SEPTA's safety in wake of DC Metro crash

June 24, 2009 5:00:33 AM PDT
Could the same kind of accident happen on Septa?Thousands of times a day people get on and off SEPTA's mass transit lines and rarely worry about safety.

"I took it for granted it would be a safe, secure ride."

At SEPTA's state of the art control center safety is always a concern.

There are significant differences between Metro and SEPTA. SEPTA operators actually control stopping and starting the trains. In Washington, computers normally do those tasks. The operator's main job is to open and close the doors and respond to emergencies.

But both systems use a network of fail safe devices to prevent trains from ending up on the same stretch or block of track. Should a train get too close to another train or travel too fast, automatic systems are designed to step in and force an emergency stop.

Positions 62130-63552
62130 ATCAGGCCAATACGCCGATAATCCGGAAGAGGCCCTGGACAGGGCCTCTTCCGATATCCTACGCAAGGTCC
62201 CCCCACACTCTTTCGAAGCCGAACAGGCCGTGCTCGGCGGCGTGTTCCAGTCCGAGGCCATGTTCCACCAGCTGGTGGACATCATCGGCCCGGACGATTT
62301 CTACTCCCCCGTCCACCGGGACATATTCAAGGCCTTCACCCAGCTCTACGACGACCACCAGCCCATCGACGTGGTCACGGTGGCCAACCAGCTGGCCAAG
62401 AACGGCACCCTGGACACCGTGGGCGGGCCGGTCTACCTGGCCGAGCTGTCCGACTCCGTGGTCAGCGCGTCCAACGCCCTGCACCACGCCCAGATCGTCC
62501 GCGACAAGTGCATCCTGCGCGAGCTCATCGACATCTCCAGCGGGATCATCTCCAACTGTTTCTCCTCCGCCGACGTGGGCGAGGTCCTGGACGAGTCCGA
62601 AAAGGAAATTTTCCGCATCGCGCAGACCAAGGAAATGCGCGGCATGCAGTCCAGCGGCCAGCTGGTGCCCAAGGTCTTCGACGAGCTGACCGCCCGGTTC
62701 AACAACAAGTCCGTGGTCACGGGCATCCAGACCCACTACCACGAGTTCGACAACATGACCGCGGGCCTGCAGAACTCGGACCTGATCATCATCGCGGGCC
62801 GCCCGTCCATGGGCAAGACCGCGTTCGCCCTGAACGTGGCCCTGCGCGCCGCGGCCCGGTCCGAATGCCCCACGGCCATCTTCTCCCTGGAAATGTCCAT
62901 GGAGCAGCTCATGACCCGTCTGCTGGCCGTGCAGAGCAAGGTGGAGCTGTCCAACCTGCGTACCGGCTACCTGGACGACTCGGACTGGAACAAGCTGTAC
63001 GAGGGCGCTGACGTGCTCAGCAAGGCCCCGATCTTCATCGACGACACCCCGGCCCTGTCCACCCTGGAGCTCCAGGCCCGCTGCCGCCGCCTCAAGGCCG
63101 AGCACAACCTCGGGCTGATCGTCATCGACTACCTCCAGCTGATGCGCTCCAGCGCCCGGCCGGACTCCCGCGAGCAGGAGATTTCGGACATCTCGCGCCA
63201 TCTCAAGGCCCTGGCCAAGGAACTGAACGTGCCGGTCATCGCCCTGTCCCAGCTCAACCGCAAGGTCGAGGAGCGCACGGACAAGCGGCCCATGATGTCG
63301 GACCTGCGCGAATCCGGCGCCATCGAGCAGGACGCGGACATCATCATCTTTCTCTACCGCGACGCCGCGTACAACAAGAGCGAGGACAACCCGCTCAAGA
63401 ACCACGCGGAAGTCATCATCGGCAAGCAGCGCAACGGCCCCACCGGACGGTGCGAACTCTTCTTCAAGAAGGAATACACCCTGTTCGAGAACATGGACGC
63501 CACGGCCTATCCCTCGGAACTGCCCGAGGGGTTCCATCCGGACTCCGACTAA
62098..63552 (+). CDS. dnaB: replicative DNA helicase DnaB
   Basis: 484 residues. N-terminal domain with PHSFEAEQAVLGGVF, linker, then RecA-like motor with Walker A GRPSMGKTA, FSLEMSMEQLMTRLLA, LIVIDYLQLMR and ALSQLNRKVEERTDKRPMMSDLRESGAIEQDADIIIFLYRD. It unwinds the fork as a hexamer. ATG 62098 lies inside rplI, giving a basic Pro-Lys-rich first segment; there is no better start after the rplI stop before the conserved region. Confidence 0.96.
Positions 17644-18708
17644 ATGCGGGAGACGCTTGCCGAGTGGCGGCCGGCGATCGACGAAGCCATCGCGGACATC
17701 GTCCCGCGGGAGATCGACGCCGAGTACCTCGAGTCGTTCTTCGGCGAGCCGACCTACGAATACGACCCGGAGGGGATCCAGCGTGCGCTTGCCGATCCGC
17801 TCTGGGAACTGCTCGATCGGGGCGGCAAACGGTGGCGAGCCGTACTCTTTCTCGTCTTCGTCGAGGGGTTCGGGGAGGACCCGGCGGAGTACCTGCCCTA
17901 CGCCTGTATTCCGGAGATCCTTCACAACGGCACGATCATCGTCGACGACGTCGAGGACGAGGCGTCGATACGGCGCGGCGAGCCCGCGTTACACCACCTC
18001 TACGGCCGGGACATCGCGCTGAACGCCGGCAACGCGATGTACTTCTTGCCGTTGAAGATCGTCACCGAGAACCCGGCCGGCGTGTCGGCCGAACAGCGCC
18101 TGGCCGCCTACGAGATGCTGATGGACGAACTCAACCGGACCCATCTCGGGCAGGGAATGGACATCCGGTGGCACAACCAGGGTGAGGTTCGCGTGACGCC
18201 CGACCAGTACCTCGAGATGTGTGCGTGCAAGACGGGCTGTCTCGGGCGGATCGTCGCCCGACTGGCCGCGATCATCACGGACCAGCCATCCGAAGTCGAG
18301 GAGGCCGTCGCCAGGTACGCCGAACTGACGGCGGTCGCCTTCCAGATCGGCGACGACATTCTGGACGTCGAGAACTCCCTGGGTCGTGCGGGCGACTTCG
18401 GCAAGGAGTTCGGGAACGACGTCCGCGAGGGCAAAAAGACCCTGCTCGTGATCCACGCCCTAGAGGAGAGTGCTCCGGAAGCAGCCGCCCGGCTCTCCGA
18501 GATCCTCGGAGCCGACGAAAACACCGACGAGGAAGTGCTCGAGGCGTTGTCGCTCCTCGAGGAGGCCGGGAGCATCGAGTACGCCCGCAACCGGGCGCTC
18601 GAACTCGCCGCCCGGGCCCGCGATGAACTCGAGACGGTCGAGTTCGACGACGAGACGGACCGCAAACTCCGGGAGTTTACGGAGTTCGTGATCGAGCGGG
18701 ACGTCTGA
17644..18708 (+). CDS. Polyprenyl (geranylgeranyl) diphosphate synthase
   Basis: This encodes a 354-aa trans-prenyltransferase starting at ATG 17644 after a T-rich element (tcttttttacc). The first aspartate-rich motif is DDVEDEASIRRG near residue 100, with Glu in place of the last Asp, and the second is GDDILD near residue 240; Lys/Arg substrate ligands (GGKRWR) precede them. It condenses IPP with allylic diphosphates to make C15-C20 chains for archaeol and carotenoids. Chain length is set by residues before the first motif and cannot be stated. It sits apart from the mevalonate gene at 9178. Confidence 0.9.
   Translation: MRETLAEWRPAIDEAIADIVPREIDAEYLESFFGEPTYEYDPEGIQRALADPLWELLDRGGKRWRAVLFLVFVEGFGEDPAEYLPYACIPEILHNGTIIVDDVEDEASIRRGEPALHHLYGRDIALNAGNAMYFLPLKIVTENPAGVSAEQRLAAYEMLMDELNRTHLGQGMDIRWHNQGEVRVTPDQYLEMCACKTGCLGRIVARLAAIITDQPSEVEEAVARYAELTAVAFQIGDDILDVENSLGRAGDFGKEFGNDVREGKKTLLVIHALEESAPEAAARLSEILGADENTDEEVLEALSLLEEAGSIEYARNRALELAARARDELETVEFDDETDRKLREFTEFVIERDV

Properly operating automated systems should have prevented a collision like the one in Washington. Metro's highly automated system has been questioned before. It's reported in June 2005 a Metro operator noticed he was getting close to a train in front of him, even though the computerized system showed the track was clear, the operator overrode the computer and hit an emergency brake.

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